Tue | Dec 7, 2021

Homeless men guardian angels for women on Kingston's tough streets

Published:Saturday | April 3, 2021 | 3:38 AMJonielle Daley - Staff Reporter
Kibwe McGann (right), WiPay country manager, hands a homeless man a beverage donated by LASCO during a feeding initiative on Church Street on Good Friday.
Livingston Morrison (right), chairman of the board at WiPay, offers food to a homeless man on Church Street on Good Friday. The fintech company has urged other organisations to undertake charity for the homeless.

Among the scores of homeless persons who rushed in line on Church Street, downtown Kingston, on Good Friday to collect lunches was a woman who admitted that she had somewhere to call home but was desperately searching for food during the lockdown.

Janet*, who lives in a "little shelter" in the vicinity with nine other family members, said they all have to go out and beg for food.

She collected a meal issued by WiPay, a regional fintech company that has been operating in Jamaica for almost a year, which distributed around 80 lunches in the Corporate Area along with drinks sponsored by Lasco Distributors Limited.

Chairman of WiPay's board of directors, Livingstone Morrison, said that the company felt compelled to engage in the charity initiative as part of its corporate social responsibility.

“We are encouraging corporate Jamaica to do whatsoever you can to help fellow Jamaicans survive the pandemic and get ready for a better tomorrow,” Morrison said, explaining that he sympathised with the country’s leaders in managing the pandemic.

Janet told The Gleaner that it was the second meal she had received for the day, having had breakfast at the Marie Atkins Shelter on Church Street.

However, because dinner is not guaranteed in her household, she will be eating some of the lunch she collected and taking the rest home so “at least one or two somebody can eat out of it,” she said.

"Sometimes some of dem go other places like Cross Roads or so. So some a dem get food," Janet disclosed.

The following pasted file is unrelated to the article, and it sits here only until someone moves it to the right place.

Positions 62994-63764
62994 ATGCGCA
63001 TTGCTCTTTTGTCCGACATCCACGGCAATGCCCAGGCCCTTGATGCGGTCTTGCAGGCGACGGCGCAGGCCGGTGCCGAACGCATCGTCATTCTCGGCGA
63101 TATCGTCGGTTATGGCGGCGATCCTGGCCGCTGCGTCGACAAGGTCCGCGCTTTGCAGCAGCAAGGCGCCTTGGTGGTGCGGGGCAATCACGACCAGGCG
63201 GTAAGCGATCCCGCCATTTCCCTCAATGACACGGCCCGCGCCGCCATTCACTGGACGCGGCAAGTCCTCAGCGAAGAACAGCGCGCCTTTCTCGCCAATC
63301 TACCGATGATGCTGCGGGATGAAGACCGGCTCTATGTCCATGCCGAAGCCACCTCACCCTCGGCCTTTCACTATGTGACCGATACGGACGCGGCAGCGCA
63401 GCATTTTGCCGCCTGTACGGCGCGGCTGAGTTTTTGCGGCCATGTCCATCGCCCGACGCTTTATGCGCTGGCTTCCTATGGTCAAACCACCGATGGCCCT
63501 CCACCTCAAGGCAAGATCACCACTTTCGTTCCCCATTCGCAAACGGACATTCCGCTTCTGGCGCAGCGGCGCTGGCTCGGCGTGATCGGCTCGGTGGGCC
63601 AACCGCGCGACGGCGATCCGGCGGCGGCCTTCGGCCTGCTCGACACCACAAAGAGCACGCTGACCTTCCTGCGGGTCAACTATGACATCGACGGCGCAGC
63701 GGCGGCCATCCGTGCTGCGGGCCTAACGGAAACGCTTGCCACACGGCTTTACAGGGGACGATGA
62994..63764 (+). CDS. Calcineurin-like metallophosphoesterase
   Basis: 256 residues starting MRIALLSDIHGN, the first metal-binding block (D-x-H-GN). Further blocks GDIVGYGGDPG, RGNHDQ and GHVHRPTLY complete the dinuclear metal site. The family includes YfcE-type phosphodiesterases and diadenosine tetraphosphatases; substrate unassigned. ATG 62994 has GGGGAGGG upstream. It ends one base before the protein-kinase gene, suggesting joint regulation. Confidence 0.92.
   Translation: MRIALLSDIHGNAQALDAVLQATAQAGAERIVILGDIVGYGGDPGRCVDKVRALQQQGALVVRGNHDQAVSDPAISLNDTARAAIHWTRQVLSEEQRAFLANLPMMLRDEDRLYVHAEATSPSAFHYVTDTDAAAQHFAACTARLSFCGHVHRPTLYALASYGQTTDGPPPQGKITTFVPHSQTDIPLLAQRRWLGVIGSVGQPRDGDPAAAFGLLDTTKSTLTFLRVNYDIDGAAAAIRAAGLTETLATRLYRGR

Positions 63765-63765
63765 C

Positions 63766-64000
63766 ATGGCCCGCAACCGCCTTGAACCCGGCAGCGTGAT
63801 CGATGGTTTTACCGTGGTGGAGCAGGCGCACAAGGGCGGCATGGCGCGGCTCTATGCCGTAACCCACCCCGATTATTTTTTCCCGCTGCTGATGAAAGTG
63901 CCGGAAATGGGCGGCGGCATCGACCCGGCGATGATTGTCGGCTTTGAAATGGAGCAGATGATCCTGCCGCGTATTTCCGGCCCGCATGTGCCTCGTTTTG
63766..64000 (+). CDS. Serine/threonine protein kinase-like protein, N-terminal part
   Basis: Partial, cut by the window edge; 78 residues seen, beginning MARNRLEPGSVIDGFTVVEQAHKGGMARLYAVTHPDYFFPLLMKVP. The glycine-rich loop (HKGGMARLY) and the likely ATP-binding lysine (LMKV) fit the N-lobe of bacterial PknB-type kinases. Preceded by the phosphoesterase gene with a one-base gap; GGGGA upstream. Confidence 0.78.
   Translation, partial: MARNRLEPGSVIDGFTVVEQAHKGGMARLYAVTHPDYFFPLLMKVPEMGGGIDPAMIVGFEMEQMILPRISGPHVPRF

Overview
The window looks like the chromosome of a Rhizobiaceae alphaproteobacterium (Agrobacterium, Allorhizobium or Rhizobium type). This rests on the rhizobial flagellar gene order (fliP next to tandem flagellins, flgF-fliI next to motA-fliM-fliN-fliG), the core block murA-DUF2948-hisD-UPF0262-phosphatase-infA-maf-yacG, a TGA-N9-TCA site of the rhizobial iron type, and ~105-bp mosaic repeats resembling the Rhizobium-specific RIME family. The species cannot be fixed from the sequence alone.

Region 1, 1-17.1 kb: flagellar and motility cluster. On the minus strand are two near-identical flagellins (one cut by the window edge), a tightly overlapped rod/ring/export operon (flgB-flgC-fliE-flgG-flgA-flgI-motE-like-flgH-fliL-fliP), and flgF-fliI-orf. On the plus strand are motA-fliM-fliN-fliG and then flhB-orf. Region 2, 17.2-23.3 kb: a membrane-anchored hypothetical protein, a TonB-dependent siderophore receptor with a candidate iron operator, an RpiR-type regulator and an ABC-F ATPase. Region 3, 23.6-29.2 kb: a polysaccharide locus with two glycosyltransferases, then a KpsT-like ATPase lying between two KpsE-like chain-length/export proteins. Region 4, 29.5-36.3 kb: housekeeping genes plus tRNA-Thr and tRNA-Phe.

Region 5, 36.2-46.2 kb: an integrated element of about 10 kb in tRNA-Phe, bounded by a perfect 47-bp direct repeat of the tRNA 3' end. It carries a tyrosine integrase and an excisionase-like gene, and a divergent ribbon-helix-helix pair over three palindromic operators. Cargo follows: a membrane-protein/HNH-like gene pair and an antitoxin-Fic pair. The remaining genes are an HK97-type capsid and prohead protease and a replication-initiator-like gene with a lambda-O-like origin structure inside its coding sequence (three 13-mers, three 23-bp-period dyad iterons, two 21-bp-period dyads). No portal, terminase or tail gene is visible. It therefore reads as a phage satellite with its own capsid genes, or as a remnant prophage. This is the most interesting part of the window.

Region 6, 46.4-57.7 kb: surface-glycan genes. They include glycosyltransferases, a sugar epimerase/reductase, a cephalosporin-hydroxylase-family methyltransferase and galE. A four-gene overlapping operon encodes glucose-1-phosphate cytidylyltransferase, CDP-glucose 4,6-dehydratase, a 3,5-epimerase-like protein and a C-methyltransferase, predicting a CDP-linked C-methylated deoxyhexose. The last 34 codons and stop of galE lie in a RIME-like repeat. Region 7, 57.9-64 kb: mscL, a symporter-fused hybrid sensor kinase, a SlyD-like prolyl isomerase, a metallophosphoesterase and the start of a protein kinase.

The 42-year-old said that resting in the dilapidated structure was no better than sleeping on the road, as they all took turns being on the lookout for trouble.

Security concerns have heightened since a string of overnight attacks in late January when four homeless men were killed in Kingston and two others injured uptown. One of the injured succumbed to his wounds.

On the night of Holy Thursday when all had dug into bun and cheese, Patrick Hope, a man who has been homeless downtown for 10 years, said he issued a stern warning to a man who persistently pestered women.

“Right now me nuh too sleep, because dem man yah daring,” he said, noting that he and other males have had to sleep with one eye open watching over the females at nights.

Fifty-one-year-old Ella Turner, who has been paralysed for 21 years, has been living on the streets for 13 years after fleeing her home in Rockfort because of violent robberies. She has been depending on Hope to assist her in and out of her wheelchair, especially when she needs to shower or use the toilet.

“One night one a dem young boy deh come with condom ... a try open up her leg dem,” Hope told The Gleaner. “Mi haffi run guh over deh and chop-chop up him bicycle mek him run.”

When he discovered that food was being issued on Church Street, he ran briskly from King Street and contended for lunches for Turner and another woman who is also unable to walk.

“Ladies are ladies. You have to treat the ladies like ladies to be treated, you know,” said the 55- year-old.

Hope echoed the cry of other homeless persons who lamented that this Good Friday has been one of the toughest in years and that they expected things to get worse throughout the long Easter weekend lockdown.

The lockdown lifts at 5 a.m. Saturday and resumes at noon until 5 a.m. Tuesday, April 6.